Talent acquisition and the post-steroid era

As of yesterday, Buster Posey, Jacoby Ellsbury, and Ryan Howard were each ranked between 90th and 100th in OPS among all MLB baseball players. That threesome is making $58 million in 2014 alone, with a whopping $338 million owed to them by their teams after this season ends.

Such a trifecta of seemingly awful contracts got me thinking about team performance in the post steroid era. Bad & expensive contracts have always been a part of sports, in particular baseball, but with performance perhaps more variable now than in prior era’s, are general managers with cash to spend having a more difficult time doing so?

Here’s a graph of team payroll and win percentages for each team in the 2004, 2009, and 2014 seasons.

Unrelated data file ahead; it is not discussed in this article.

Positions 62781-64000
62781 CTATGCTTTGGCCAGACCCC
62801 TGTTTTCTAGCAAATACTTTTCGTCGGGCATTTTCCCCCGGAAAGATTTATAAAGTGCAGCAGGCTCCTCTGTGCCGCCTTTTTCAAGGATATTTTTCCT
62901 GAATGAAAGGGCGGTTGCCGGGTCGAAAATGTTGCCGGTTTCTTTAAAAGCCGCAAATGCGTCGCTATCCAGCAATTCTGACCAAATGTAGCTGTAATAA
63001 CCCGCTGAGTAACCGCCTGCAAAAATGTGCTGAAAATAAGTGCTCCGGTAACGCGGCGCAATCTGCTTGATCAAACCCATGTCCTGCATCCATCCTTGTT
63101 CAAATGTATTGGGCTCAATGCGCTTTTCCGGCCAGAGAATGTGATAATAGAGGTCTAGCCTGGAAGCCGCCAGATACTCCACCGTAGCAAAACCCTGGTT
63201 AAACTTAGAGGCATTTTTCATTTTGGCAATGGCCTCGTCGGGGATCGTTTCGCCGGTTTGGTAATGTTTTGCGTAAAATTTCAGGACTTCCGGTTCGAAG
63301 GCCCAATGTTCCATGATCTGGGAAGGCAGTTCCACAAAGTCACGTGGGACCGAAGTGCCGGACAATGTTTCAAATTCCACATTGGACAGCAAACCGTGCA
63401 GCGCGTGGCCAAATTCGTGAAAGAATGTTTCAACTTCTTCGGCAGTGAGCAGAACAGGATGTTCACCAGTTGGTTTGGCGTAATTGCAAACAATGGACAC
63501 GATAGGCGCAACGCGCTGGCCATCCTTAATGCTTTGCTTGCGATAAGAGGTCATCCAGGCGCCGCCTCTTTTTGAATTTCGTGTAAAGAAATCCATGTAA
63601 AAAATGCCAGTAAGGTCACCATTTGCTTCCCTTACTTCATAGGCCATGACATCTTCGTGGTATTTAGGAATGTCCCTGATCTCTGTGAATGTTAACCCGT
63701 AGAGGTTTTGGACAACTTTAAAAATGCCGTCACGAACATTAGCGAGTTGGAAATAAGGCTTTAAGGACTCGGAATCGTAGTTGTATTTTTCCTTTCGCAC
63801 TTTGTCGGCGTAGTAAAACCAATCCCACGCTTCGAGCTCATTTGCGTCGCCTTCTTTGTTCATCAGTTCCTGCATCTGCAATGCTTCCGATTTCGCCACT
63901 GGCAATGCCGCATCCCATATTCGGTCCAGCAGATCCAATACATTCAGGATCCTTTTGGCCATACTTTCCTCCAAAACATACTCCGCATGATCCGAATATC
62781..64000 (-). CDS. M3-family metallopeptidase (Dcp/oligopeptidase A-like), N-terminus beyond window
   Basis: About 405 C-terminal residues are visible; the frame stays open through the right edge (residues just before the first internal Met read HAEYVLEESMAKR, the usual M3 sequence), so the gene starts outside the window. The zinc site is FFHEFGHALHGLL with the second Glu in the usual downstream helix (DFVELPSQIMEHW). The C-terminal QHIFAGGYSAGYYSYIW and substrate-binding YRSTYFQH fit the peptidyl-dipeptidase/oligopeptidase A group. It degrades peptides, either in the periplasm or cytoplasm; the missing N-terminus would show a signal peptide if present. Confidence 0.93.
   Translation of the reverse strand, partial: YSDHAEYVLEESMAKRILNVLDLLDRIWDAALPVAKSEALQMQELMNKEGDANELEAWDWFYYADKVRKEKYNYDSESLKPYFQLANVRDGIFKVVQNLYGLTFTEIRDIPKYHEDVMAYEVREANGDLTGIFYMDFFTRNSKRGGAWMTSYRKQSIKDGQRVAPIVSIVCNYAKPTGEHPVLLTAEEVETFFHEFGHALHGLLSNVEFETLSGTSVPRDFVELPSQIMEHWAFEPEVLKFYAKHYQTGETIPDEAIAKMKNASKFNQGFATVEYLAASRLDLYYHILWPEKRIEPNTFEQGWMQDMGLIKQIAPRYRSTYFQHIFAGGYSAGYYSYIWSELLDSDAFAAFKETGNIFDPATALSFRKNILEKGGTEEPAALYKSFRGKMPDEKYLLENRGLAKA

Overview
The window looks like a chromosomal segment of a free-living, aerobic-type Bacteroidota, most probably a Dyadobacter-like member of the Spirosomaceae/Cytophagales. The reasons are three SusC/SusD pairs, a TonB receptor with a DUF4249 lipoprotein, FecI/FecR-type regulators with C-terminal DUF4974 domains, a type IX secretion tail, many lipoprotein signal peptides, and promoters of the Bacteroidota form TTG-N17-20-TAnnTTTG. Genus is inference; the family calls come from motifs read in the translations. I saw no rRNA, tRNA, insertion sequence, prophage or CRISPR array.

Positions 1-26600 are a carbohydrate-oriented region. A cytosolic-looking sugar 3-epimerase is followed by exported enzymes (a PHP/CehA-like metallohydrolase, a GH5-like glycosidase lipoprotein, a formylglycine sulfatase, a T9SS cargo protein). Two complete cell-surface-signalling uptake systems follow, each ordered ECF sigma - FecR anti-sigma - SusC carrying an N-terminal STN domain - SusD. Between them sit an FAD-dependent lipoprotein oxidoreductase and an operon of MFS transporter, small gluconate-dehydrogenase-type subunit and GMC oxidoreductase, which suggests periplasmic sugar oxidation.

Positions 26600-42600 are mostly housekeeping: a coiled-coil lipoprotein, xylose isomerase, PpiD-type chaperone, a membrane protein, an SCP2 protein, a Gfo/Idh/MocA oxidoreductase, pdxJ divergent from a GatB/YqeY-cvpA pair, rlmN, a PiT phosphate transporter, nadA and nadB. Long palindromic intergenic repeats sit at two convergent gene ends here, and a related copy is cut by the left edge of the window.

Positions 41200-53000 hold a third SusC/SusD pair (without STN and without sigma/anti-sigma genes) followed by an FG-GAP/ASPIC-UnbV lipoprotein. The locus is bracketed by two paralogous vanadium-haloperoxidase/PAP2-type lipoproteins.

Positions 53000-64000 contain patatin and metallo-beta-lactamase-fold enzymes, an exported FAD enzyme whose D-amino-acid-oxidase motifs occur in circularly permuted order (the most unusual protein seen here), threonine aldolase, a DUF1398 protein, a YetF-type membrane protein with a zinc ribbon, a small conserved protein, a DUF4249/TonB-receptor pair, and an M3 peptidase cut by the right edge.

MLB Win percentage by salary
MLB Win percentage by salary

Teams spending money in 2004 posted much higher win percentages, on average, than frugal teams. This association was weaker in 2009, and there is hardly any relationship through the first portion of the 2014 season between payroll and team performance.

Obviously, there are several factors at play, beyond baseball transitioning past the steroid era. First and foremost, we are only about 40% of the way through the 2014 season, and by season’s end, this graph might look different. Second, independent of steroid testing, it could be that general managers with large payrolls have gotten worse, while those behind teams with lower payrolls are making sounder decisions.

That said, it appears as if small market teams have more reason for optimism today than they did a decade ago.

As a final note, trend lines can be driven by extreme points. Here’s what the graph looks like with the Yankees removed.

MLB Win percentage by salary
MLB Win percentage by salary

PS- Someone requested that I label the teams on the graph

salaryIII

PPS – Let’s include 2013.

salaryVI

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